“Keep yourself close to Jesus both in life and in death, and rest on His fidelity, Who alone can help you when all others fail.” (IC 2,7,2) | “[N]ow for a little while you may have to suffer through various trials, so that the genuineness of your faith … may prove to be for praise, glory, and honor at the revelation of Jesus Christ.” (1 Pt 1:6-7)

Kempis, provides another nugget regarding what is entailed in esteeming the Lord above all things (2,7).  If we truly love Jesus with all of our being then we should keep Him close, in sickness and in health, in good times and in bad, until death do us meet.  Our tendency is to appeal to prayer and conversation with God during the rough patches, but the persons of the Trinity want us to have a daily ongoing relationship with them, a familiarity that, unlike the human saying, does not breed contempt, but rather a deepening respect for the unwavering faithfulness of the Lord in our lives.

Peter, a man acquainted with suffering, knows from whence he speaks, when he preaches about affliction as a test of faith (1 Pt 1:3-9).  What first comes to mind is the famous story of the Quo Vadis?, from the apocryphal Acts of Peter, in which the first pope is urged to flee Rome (“that thou mayest yet be able to serve the Lord”) due to the imminent danger he faced there:

And as he went forth of the city, he saw the Lord entering into Rome. And when he saw him, he said: “Lord, whither goest thou [quo vadis] thus (or here)?” And the Lord said unto him: “I go into Rome to be crucified.” And Peter said unto him: “Lord, art thou (being) crucified again?” He said unto him: “Yea, Peter, I am (being) crucified again.” And Peter came to himself: and having beheld the Lord ascending up into heaven, he returned to Rome, rejoicing, and glorifying the Lord, for that he said: “I am being crucified”: the which was about to befall Peter. (Acts of Peter, XXXV)

Peter remained faithful to his Master never forgetting the lessons he learned at the charcoal fires (see Jn 18:15-18 and Jn 21:9-14).  It is a strong tradition of the Church that Peter did suffer martyrdom in Rome as depicted below and, in fact, his manner of death was provided to us by John (see Jn 21:18-19), who surely would have known Peter’s ultimate fate.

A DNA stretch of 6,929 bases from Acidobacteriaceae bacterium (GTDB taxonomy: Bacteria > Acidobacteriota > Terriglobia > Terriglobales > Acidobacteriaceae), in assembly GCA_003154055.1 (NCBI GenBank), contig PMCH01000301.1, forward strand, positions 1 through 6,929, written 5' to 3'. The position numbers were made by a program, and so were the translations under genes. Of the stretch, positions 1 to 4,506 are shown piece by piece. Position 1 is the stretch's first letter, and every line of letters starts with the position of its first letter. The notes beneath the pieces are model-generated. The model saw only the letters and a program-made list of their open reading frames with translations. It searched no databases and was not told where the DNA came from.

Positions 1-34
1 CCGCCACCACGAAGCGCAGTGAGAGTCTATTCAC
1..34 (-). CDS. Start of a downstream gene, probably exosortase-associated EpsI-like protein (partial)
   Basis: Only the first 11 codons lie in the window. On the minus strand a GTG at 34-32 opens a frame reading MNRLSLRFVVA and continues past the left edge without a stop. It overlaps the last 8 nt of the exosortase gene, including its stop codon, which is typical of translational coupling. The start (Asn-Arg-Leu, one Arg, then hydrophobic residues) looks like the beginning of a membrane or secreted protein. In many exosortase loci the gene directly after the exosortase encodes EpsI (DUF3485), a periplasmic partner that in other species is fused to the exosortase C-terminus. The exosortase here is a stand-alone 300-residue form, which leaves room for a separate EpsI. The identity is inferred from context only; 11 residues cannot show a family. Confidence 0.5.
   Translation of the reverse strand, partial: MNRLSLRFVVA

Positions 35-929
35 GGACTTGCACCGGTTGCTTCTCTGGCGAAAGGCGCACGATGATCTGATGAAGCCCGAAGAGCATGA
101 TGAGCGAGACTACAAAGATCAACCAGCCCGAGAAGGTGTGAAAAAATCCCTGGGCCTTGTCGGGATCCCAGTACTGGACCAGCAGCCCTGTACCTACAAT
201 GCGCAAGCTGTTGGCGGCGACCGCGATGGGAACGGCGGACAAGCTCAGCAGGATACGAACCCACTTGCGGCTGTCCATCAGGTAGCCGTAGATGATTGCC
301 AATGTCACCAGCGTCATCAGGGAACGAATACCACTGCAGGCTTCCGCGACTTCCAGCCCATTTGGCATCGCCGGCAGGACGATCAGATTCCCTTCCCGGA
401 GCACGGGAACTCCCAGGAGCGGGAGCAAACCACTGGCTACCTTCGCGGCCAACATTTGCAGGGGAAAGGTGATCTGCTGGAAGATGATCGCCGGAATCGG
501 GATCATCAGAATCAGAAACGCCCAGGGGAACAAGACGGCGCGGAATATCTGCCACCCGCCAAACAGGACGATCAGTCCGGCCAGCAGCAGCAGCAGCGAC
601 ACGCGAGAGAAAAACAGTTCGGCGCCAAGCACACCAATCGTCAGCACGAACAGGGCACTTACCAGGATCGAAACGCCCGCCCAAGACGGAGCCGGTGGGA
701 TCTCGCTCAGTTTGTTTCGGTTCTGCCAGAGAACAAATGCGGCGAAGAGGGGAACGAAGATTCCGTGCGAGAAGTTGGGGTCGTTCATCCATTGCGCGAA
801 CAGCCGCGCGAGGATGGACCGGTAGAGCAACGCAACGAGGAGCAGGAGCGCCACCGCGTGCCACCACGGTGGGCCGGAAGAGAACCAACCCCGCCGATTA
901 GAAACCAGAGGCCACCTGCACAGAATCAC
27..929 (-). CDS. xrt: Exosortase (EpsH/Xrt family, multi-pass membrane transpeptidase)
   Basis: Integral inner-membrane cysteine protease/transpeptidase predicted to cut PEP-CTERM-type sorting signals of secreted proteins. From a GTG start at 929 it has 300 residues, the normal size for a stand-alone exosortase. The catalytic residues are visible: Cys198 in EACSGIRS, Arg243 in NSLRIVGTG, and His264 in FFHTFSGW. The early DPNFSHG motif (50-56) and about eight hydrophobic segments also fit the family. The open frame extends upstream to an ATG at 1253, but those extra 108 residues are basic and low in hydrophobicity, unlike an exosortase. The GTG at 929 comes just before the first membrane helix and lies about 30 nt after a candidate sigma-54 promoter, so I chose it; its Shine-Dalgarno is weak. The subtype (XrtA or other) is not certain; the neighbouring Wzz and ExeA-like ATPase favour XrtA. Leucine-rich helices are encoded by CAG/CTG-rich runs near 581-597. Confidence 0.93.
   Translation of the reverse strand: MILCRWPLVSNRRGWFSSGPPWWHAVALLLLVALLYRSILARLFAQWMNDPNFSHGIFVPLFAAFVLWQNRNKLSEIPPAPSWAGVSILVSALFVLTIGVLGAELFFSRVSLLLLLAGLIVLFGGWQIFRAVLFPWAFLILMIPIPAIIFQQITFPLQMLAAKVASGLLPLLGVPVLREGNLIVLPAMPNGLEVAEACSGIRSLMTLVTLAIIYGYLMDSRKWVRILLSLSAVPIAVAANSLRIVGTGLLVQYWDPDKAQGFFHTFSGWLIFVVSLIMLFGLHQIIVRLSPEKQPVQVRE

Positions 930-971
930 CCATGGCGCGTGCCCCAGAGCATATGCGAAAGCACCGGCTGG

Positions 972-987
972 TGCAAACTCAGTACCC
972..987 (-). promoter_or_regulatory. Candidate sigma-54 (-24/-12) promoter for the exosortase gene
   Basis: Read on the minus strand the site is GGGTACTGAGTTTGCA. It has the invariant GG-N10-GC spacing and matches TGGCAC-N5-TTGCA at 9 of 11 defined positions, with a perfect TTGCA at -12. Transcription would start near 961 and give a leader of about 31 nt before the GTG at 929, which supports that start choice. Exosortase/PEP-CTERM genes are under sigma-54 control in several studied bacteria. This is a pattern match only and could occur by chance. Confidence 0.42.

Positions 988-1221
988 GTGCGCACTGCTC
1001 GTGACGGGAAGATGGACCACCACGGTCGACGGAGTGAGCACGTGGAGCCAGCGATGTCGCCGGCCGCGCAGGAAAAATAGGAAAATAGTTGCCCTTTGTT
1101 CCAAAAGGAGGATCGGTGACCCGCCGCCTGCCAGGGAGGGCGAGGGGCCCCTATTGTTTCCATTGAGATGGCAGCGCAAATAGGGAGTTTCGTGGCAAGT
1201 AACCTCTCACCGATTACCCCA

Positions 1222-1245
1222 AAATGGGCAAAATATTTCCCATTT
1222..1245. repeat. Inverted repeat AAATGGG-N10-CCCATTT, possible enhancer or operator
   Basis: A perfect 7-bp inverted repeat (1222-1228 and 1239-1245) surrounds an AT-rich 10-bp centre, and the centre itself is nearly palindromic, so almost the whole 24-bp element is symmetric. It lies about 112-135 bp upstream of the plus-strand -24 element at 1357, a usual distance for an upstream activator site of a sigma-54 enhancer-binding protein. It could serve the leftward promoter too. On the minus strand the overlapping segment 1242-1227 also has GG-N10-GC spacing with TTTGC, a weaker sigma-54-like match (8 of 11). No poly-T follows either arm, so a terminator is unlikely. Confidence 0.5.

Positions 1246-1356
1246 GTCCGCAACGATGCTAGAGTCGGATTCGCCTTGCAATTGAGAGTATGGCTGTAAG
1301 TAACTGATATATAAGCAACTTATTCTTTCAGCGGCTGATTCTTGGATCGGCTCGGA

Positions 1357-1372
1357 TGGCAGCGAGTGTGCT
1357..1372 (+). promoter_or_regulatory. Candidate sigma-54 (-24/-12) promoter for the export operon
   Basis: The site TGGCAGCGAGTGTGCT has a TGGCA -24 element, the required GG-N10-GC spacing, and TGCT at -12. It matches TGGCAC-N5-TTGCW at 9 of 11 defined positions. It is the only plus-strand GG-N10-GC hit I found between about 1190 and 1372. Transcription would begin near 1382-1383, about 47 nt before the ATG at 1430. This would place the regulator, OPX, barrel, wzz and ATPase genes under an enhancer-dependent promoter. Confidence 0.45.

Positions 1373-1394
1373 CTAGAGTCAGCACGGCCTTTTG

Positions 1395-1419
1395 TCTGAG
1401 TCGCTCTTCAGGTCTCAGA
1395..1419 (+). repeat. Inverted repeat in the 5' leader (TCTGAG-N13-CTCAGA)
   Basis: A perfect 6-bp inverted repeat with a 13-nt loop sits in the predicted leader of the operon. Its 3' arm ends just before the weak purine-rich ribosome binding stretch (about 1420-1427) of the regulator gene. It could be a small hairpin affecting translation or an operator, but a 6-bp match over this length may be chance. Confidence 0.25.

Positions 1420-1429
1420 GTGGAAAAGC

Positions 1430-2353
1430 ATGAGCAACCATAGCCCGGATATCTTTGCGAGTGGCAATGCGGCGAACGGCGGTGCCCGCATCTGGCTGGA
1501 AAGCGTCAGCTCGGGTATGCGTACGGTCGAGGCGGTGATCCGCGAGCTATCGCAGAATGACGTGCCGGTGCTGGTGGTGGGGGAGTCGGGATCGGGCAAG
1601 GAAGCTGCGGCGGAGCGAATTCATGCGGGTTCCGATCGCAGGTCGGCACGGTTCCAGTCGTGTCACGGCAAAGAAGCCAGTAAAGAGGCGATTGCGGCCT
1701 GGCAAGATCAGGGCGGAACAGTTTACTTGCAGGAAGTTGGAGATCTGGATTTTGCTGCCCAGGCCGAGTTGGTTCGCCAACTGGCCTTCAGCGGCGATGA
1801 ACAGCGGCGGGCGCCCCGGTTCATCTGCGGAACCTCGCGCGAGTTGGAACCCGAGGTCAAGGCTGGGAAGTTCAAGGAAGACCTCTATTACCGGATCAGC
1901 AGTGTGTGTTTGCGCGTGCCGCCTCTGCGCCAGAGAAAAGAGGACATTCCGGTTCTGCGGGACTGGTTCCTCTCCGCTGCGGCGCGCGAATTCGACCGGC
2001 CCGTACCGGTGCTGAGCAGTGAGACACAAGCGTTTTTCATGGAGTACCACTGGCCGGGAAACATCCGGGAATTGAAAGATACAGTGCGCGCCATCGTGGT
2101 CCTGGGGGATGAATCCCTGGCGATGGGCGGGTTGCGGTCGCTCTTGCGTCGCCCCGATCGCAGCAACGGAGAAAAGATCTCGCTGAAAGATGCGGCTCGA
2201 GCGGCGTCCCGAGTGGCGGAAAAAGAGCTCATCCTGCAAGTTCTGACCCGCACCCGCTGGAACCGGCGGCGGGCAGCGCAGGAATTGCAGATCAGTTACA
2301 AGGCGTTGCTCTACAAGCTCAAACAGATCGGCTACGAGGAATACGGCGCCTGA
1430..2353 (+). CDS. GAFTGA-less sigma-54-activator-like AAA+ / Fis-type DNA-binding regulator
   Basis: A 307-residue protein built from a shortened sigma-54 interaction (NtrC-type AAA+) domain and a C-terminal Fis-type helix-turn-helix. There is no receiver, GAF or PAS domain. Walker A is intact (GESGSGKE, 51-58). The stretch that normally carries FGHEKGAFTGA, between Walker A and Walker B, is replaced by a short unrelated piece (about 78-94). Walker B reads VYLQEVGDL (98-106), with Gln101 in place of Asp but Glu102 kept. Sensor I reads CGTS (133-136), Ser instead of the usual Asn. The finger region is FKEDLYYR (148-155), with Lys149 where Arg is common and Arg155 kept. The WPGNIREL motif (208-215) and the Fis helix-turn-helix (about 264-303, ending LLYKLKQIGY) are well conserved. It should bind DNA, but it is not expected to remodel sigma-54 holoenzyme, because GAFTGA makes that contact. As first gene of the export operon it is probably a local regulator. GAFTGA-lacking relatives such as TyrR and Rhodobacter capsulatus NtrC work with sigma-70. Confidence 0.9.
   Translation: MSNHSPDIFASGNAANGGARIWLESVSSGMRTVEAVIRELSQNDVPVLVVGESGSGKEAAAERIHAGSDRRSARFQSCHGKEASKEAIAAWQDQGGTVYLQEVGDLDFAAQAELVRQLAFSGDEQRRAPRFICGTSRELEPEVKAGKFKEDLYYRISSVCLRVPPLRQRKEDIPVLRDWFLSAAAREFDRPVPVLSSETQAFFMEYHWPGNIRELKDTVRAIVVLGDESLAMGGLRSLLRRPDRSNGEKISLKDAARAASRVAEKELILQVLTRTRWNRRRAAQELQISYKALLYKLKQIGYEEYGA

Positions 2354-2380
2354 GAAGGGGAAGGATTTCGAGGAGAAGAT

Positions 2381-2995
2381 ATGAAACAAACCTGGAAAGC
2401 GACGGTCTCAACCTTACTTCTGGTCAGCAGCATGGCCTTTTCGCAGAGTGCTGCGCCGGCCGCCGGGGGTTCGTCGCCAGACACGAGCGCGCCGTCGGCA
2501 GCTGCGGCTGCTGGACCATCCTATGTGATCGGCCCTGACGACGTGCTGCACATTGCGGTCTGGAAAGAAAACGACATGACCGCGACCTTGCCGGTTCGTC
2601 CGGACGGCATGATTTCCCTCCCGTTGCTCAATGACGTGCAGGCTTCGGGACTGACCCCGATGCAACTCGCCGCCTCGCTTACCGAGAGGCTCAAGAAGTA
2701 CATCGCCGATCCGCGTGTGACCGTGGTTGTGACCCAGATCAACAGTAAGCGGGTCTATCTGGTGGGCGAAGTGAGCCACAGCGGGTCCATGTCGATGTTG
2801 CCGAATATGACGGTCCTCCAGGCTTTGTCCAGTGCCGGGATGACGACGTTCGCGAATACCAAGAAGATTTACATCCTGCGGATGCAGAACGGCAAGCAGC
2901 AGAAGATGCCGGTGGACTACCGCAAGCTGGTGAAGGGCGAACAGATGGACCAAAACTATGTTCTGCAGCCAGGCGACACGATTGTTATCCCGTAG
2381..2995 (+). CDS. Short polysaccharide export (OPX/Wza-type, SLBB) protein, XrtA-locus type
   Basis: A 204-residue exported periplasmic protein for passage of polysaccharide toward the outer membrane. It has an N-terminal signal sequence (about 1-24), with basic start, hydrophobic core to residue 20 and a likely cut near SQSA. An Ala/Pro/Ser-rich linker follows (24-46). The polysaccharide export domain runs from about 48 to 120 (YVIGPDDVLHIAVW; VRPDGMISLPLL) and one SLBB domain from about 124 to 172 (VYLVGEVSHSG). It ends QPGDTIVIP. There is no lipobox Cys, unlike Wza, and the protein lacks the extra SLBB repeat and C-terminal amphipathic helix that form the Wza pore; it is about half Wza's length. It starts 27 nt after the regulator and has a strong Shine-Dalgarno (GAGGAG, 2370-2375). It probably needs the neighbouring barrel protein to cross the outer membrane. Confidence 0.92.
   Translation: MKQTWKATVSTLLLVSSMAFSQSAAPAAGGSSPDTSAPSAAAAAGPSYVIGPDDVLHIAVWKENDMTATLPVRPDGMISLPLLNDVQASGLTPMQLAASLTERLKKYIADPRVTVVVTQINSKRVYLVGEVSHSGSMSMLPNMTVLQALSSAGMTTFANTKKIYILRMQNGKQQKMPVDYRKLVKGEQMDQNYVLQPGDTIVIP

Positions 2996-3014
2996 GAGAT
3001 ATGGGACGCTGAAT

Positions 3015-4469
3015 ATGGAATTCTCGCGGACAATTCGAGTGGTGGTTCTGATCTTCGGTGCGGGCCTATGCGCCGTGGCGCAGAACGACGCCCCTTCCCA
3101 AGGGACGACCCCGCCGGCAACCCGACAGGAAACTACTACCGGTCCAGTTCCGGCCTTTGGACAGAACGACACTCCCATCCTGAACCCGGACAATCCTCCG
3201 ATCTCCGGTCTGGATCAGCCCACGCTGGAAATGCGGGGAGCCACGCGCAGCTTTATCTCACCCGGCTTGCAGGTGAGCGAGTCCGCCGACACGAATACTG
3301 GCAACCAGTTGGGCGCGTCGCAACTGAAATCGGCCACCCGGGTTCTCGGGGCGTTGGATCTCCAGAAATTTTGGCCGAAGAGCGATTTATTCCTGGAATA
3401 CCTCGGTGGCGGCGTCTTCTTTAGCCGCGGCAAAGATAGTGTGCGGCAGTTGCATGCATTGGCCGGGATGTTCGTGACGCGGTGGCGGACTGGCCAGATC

But, also, we have already been hearing at daily Mass about the persecution of Peter and companions shortly after Pentecost with more to come as we continue to hear Acts proclaimed each day.  Peter was not to be spared numerous difficulties the rest of his life in proclaiming the Good News.

Like Peter, we should be confident in the faithfulness of the Lord in all circumstances, even if it should happen that those closest to us, that we trust most, fail us.  This experience alone can be a great trial for us, especially if it occurs because of our faithfulness to Jesus.  But by uniting our sufferings to Christ we bring “praise, glory, and honor” to God through our example of faithfulness and perseverance.  How many persons have been brought to the Church through the heroism of persecuted saints?  It is with good reason that an early Christian writer said, “the blood of the martyrs is the seed of the Church” (Tertullian, Apologeticus, Chapter 50).  We will likely not be required to shed blood for our faith, but the white martyrdom of persecution will be a herald of our faithfulness that will disgust some but, I’m quite confident, will move many more others.

G.K. Chesterton famously said:

The Christian ideal has not been tried and found wanting. It has been found difficult; and left untried. (What’s Wrong with the World, Part I, Chapter 5, “The Unfinished Temple”)

Through our fidelity, let us prove him wrong.

Michelangelo Buonarroti: The Martyrdom of St PeterThe Martyrdom of St Peter (1546-50) by Michelangelo Buonarroti

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